Sunday, 2 January 2011

REBECCA ROOD'S MAILBAG................
Dear Rebecca,
I never know what to do for the best. Why just the other day I was dealt a blizzard , with a 2-5-3-3 distribution and not a single card higher than a nine. My partner's take out double of the opponent's opening 1D was immediately met with a resounding redouble by my RHO.
Not that familiar with my partner's bidding style, I didn't want to bid 1H for fear of it being interpreted as a free bid showing some values. Yet a pass would obviously put pressure on my partner to find a bid, causing me to be fearful of a 1S response based on a less than robust 4 card suit. We were vulnerable, and I thought that the redouble released me from having to bid on such a wretched hand. Moreover, there was every hope that my LHO might bid again. Unfortunately he didn't, and my partner did indeed bid 1S. This of course got whacked for 4 off and minus 1100.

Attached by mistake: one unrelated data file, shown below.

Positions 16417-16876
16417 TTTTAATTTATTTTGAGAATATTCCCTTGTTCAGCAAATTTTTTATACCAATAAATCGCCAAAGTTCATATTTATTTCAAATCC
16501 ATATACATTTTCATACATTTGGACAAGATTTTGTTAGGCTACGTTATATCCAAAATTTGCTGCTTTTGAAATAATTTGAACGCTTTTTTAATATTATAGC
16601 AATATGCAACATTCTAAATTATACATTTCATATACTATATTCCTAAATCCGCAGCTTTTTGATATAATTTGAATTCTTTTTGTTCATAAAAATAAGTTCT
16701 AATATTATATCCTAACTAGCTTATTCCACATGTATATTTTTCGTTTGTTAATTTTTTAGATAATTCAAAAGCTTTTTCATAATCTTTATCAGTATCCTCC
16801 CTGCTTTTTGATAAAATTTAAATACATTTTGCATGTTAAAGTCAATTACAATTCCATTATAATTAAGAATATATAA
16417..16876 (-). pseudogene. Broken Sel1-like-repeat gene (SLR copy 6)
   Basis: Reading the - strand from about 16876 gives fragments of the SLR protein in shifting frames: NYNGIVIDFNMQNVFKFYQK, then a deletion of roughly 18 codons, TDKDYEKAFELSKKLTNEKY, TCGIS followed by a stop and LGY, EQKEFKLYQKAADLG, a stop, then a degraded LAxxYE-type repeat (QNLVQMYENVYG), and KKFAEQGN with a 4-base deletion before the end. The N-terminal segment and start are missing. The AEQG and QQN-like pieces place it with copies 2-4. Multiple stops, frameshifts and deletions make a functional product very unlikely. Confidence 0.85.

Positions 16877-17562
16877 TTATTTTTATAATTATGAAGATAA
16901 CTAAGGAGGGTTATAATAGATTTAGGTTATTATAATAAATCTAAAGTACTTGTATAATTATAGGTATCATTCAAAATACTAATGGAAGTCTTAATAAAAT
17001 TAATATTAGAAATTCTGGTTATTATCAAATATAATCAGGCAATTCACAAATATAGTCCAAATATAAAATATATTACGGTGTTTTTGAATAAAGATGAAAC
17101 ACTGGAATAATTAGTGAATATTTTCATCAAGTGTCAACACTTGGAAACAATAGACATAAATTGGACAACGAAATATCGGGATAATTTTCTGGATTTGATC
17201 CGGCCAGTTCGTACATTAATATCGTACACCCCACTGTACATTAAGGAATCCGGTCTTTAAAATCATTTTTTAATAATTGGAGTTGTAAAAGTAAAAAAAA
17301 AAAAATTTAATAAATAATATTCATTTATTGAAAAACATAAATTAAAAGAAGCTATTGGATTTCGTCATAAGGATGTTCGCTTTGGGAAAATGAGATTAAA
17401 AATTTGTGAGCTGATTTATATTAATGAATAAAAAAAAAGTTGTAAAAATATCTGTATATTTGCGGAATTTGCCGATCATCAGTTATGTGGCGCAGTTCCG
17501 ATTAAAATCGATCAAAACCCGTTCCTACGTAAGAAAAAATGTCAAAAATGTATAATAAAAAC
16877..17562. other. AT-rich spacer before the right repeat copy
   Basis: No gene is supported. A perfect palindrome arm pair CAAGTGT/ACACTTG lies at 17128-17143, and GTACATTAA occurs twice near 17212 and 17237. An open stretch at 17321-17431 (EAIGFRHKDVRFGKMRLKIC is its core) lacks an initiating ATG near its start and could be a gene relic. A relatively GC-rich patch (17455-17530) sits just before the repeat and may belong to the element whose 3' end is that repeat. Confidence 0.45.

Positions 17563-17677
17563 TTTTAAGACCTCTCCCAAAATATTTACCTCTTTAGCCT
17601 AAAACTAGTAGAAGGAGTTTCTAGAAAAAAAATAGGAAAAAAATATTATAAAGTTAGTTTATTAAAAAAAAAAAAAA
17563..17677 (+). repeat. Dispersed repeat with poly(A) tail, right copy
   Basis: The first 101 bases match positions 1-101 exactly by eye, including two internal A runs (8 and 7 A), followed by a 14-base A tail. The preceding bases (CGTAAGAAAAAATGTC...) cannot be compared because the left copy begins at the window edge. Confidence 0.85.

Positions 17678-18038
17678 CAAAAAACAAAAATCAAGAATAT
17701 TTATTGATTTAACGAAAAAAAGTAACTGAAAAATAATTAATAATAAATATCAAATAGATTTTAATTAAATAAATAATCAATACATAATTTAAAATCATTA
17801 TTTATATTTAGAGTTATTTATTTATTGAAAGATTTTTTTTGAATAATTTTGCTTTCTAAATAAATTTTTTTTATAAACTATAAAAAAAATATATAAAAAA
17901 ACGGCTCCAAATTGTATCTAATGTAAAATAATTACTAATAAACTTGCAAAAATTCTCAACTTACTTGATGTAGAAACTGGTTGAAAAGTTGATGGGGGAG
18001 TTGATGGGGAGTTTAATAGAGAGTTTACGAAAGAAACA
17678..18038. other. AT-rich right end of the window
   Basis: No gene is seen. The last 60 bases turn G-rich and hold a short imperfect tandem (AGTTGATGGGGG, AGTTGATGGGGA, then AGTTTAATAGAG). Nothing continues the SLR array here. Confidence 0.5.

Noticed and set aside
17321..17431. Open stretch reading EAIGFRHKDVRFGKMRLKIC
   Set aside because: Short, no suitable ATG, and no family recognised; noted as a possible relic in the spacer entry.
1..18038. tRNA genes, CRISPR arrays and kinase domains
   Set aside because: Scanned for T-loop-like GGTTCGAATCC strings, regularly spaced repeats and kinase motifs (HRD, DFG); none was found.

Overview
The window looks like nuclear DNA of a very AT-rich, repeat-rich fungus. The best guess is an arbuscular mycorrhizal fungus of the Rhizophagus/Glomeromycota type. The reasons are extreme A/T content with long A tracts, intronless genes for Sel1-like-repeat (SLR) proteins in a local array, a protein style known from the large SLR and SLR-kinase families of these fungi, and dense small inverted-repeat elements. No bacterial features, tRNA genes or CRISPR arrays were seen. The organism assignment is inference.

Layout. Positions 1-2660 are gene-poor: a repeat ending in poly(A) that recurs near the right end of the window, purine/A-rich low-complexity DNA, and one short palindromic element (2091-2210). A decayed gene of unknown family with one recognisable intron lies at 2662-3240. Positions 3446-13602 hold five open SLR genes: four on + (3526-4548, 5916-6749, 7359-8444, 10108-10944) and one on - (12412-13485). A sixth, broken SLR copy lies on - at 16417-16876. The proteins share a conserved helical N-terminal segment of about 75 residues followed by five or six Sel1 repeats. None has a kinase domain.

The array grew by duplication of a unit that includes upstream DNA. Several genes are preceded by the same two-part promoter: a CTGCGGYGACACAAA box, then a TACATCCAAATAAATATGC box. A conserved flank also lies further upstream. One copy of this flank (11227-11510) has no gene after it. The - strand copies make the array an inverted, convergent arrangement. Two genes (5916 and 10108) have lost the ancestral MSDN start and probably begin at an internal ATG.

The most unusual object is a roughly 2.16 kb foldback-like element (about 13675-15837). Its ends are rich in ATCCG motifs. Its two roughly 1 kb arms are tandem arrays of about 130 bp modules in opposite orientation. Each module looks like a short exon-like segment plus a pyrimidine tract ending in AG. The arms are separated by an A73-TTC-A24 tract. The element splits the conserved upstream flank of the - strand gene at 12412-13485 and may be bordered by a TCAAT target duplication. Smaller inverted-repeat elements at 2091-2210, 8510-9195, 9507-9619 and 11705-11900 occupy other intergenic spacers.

And boy did I get it in the neck, especially when it transpired that 1H might only go two off doubled for a half decent score. What's your take on this ?
Yours forever barking up the wrong tree Elma Birch
Dear Elma,
The most common situation, where it is essential to use the free bid, is when your RHO doubles your partner's one level opening bid. So by having insufficient values to redouble, any free bid by you simply flags up scattered values, and of course the best spot to be in.
In one respect, the redouble could release you from any obligation to bid, and in some bidding systems a pass in your position could be taken as strong ( possibly indicating a penalty pass ). However, if you are playing a bog standard system, a pass is not to be recommended at all. If your partner becomes declarer in any suit other than hearts, your hand is utterly worthless. However, if you bid a heart. which partner should and ought to recognise as weak, then he must remain very disciplined ( and pass throughout ), leaving you in control. Now, if you end up as declarer in a doubled one heart contract, your hand now offers some trick potential. Therefore, in circumstances where you seem to have no partnership agreement or understanding, just use plain old common sense and trust your partner to use his.
Yours hoping I've got to the root of your problem, Rebecca

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